4 THE COMPETITION-INTEGRATION MODEL The Competition-Integration Model (Spivey-Knowlton, 1996; henceforth, CIM) had as its central principal that multiple constraints provide probabilistic support for possible syntactic alternatives. These cues thus compete in a manner that is analogous to Bates and MacWhinney's (1989) conception of a competition model. The model has matured over the years. Further developments included a mechanism for processing multiple words or regions of text, thus enabling simulations of reading time throughout the critical regions of sentences. Spivey-Knowlton and Tanenhaus (1998) incorporated an additional critical feature of the model in that they determined the strength of the various constraints using off-line norms and corpora analyses, so that these parameters were determined in a principled manner rather than being free. In both of these initial implementations, the influence of each constraint was determined by a weight connecting it to the possible interpretations. A critical issue left unresolved by these implementations, however, was constraint weighting: What determines the weight associated with a constraint? If left a free parameter, the constraint-based model itself becomes unconstrained. Spivey-Knowlton and Tanenhaus dealt with this issue by equally weighting each constraint, but the reason for doing so was that it seemed least biased alternative. McRae et al. (1998) provided a solution to this problem, in that not only were all constraints determined by independent means, but in addition, the weight on each constraint was set by fitting the output of the model to human off-line completion norms, thus reducing the degrees of freedom in the model in a principled manner. The McRae et al. model is shown in Figure 1. The goal of this model was to account for experimental data that had been collected in an attempt to understand how readers resolve the syntactic ambiguity that arises temporarily in sentences such as The man arrested… At the point when the verb is encountered, two possible continuations might be expected: One in which arrested is the main verb (MV) in its past tense form (The man arrested the criminal), and the other in which it is a past participle in a reduced relative (RR) construction (The man arrested by the police was found guilty). The experimental data indicated that a number of constraints influenced readers’ preference for either the MV or RR interpretation as the sentence was read. These included the overall likelihood of such fragments being a main clause, given language-wide statistics; the relative frequencies with which specific verbs occur in their past participle versus past tense form; the constraining effect that a subsequent by has on the MV versus RR interpretation; and finally, the goodness of fit of the initial noun as a potential agent as opposed to patient of the specific verb being read (thematic fit). The data showed that readers are sensitive to the thematic fit of the noun to each of these roles, and that this influenced their ability to resolve the ambiguity, as all target sentences in this study contained the RR construction. For example, The cop arrested… favored a MV reading whereas The crook arrested… favored the RR reading. McRae et al. (1998) used both corpus analyses (for the first three constraints) and off-line data from role/filler typicality ratings (for the thematic fit constraint) to estimate the degree to which each constraint supported each of the two interpretations. (Details of the implementation are given in the next section when we discuss a CIM implementation of another phenomenon.) Because the model could be given information incrementally, in the same way that the readers viewed successive pairs of words in the actual experiment, it was possible to measure the model’s changing interpretation of the sentence on a moment-by-moment basis. Moreover, a simple change in the model—the delay in availability of thematic-fit and lexically-specific structural information, so that only the configurational constraint operated initially—made it possible to simulate a twostage serial account, and then contrast these predictions with those of a CM/CB model that allows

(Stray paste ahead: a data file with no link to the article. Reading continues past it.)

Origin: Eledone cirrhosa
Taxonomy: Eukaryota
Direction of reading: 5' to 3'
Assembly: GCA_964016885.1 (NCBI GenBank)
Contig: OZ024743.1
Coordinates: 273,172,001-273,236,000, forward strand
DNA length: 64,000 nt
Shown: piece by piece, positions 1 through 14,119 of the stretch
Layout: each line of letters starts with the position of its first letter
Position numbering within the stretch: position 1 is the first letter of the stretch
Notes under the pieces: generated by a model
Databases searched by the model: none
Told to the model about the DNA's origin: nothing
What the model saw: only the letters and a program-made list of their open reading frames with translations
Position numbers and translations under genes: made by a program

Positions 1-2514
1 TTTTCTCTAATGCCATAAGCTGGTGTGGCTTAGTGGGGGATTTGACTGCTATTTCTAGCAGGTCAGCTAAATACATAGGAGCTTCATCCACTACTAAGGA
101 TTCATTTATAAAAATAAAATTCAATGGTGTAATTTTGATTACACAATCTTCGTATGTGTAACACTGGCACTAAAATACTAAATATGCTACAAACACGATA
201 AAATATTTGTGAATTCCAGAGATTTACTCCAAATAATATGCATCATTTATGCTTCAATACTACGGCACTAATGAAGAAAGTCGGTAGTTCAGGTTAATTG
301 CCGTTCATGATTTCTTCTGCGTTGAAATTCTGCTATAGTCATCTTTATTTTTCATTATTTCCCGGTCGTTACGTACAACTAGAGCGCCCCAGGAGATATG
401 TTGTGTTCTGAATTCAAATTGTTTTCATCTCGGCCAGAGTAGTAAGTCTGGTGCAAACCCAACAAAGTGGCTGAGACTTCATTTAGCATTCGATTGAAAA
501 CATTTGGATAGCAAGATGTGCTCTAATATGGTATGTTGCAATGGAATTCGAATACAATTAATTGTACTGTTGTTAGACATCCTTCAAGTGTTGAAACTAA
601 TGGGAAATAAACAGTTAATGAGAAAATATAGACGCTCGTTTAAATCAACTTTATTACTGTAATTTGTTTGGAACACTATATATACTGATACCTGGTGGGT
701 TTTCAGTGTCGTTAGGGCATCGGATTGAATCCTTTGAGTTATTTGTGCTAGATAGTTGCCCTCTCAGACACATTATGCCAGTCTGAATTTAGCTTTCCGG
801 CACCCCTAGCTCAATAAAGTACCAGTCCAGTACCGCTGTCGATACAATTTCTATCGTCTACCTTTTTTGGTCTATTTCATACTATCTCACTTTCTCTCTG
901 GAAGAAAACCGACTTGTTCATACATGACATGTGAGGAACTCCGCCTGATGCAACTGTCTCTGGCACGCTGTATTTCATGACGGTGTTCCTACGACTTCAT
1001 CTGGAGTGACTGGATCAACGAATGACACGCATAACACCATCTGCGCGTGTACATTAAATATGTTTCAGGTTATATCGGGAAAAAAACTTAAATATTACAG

5 all information to be made available and used as the words relevant to each constraint are read. Impressively, this latter condition provided a close quantitative fit to the reading time data from human subjects, whereas the two-stage serial version deviated significantly from the empirical data. The MV/RR structural ambiguity is only one of several structural ambiguities that have been studied in the psycholinguistic literature. Another ambiguity arises when the nature of a verb’s complement (Direct Object or Sentential Complement) is temporarily unclear. As is true in the MV/RR ambiguity, this ambiguity affords a rich testing ground for probing comprehenders' sensitivity to various sources of information, and the time course with which that information is brought to bear. In the next section, we summarize previous work showing that interacting sources of information play a significant and early role in the resolution of this ambiguity, then turn to a series of studies that we have carried out that demonstrate that both discourse context and meaning have a significant effect as well. We then show how these effects are well-modeled by a CIM. THE DIRECT OBJECT/SENTENTIAL COMPLEMENT AMBIGUITY Some verbs occur in only one syntactic frame, for example, with only one type of possible complement (She devoured hamburgers by the dozen; *She devoured; *She devoured that he would soon leave; etc.). However, many other verbs can be used in multiple frames (She believed John; She believed that John was telling the truth). Under certain circumstances, this fact may result in temporary ambiguity as a sentence is being read or heard. Consider, for example, the sentence The woman heard the dog had barked all night. The argument of the verb heard turns out to be a sentential complement (SC). However, if the sentence is read incrementally, at the point where the postverbal noun phrase (NP), the dog, is read, it is possible that rather than being the subject of the SC (as it turns out to be), the dog is the direct object (DO) of the verb (as it would be if the sentence ended at that point, e.g., The woman heard the dog.). Thus, the role of the NP is temporarily ambiguous. Of course, the ambiguity can be avoided if the complementizer that occurs (The woman heard that the dog… unambiguously signals that the NP is the subject of a SC). But in practice, the omission of the complementizer is common. In that case, the true structure is not revealed until the reader encounters the verb in the SC (had barked in the sentence above). This is referred to as the disambiguation region. Resolving the DO/SC ambiguity: The role of verb bias and DO plausibility Although some verbs occur in both SC and DO constructions with equal likelihood, many exhibit a bias toward one structure or the other. The notion that such differences (also referred to as subcategorization preferences) might play a role in sentence processing has been considered by a number of researchers (Clark & Clark, 1977; Connine, Ferreira, Jones, Clifton, & Frazier, 1984; Ferreira & McClure, 1997; Fodor, 1978; Fodor & Garrett, 1967; Ford, Bresnan, & Kaplan, 1983). Some researchers, such as Ford et al. (1983), have suggested that comprehenders use their knowledge of the relative probability with which a verb occurs with different subcategorizations to guide syntactic analysis. Others, such as Frazier (1987) and Ferreira and Henderson (1990), have claimed that lexically-specific knowledge of this sort is used only in the second stage of processing. The role of verb bias in comprehension has been the focus of a number of studies involving the DO/SC ambiguity. Although some studies report late or no effects of verb bias (Mitchell, 1987; Ferreira & Henderson, 1990), more recent work has shown early effects (though see Kennison, 2001). Trueswell et al. (1993) contrasted sentence pairs that were structurally ambiguous at the